I didn’t have a lot of experience before enrolling on the course, which I’ll admit at the beginning was very daunting. I was lucky to have my dad behind me as a mentor who helped me find my feet at the start. It was a bit of a learning curve, but I soon got the hang of it. Overall, the vocational training I received was great and has stood me in good stead for the future. I learned so much from the practical days and, if anything, would have loved to have attended more of these during my training.  

What was the highlight of the course for you?

Definitely the four practical training days in Milton Keynes. It really helped to piece together all of the theory I’d learnt throughout my training. It was fantastic to have the trainer there in front of us answering our questions and ensuring we completely understood the learning that day. I didn’t feel apprehensive about talking to the trainer because that’s what he was there for, and I knew I’d only have a finite amount of time to benefit from his expertise.  

I also enjoyed the assessment phase. Once I knew what I was doing, it became quite fun working through the tasks and doing things under my own steam.

How did you feel being one of the younger learners on the course?

At the start I felt a little intimidated, but as I went on I definitely felt like being one of the younger learners was more of a benefit. I was lucky that I didn’t have a family to support or a full-time job that took up all of my time, so I didn’t feel the pressure as much as some of my classmates and I had more time to study.

Now that you’ve qualified, what have you been up to?

I only qualified in the last couple of weeks so I’m just getting my bearings at the moment. I’m in the middle of applying for my Associate RICS membership (AssocRICS) and I’m on the hunt for a role within a firm. I’m happy to wait around to find the right opportunity and I’m hoping to join a corporate or a firm with a good training scheme so I can get some more on-the-job experience and learn their ways of working. 

Would you recommend a career in residential building surveying to others?

I already have to one of my friends who is still considering his career options. I’ve advised him to approach some firms and get some experience to find out if it’s right for him. I genuinely think that residential building surveying is a fun job to have so I would recommend it to anyone.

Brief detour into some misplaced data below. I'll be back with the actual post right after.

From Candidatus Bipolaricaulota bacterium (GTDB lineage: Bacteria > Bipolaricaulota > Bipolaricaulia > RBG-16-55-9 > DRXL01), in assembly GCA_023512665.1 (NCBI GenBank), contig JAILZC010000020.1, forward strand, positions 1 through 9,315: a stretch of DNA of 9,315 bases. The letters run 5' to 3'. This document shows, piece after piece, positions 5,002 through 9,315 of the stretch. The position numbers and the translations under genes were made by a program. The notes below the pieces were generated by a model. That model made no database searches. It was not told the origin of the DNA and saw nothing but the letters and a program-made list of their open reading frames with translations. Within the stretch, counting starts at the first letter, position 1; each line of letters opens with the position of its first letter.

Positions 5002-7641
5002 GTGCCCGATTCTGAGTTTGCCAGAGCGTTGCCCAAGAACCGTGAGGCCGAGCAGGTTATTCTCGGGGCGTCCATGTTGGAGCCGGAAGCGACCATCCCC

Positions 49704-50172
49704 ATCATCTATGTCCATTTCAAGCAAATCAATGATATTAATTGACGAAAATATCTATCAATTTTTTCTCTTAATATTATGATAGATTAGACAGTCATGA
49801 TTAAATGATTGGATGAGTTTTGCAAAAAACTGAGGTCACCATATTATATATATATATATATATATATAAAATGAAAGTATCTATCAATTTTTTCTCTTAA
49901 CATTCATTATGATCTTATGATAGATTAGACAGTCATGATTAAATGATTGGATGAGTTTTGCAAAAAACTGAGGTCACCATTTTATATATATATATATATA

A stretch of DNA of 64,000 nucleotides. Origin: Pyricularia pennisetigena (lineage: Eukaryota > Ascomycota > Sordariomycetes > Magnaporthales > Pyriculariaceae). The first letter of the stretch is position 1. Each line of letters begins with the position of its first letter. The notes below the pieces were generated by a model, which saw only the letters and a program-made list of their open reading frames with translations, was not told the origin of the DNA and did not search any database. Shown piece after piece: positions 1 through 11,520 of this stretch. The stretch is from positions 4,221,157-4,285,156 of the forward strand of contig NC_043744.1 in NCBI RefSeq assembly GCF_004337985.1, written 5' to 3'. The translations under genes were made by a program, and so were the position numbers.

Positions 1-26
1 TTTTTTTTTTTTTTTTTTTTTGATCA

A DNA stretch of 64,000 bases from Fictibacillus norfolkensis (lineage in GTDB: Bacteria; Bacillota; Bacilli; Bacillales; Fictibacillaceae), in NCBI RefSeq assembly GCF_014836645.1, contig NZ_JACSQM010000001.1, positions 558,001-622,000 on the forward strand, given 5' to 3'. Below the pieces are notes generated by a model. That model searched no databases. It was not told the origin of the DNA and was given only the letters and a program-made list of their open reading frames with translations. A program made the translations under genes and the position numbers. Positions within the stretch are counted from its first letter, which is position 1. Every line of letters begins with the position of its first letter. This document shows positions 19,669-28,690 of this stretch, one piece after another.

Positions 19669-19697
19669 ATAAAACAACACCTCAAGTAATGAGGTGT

Would you recommend Sava’s vocational training to others?

100% I would. University is expensive and time consuming. In contrast, the Sava course offers a much more streamlined, vocational training route into home surveying. There were times on the course when I did get stuck on certain topics, but I always felt supported by the Sava team. My assessor was also great at pushing me towards the right answers, helping me to develop my knowledge, and they always offered a call to help me if I needed it.

What advice would you give other young learners looking to enter the profession?

Be sure to get some work experience before you enrol on the course to make sure it’s a job you really want to do. Making those connections in the industry is beneficial, especially if you want to find a mentor during the course that you can shadow in your spare time.

Also, the more reading you do, the better your knowledge will be. It sounds like an obvious bit of advice, but for many learners the textbooks were simply seen as reference materials. I made sure to read around the subject and get stuck into my textbooks, which was incredibly beneficial, especially as one of the younger, less experienced learners on the course.

All in all, as long as you go into the programme willing to learn and put in the effort, you can absolutely do it. I just wish I’d qualified before the summer so I could have had some time to enjoy the sunshine while job hunting!

We’ll check back in with Max in a couple of months to see where his diploma has taken him. To find out more about becoming a residential building surveyor through Sava’s Diploma in Residential Surveying and Valuation, head to our dedicated surveyor training page.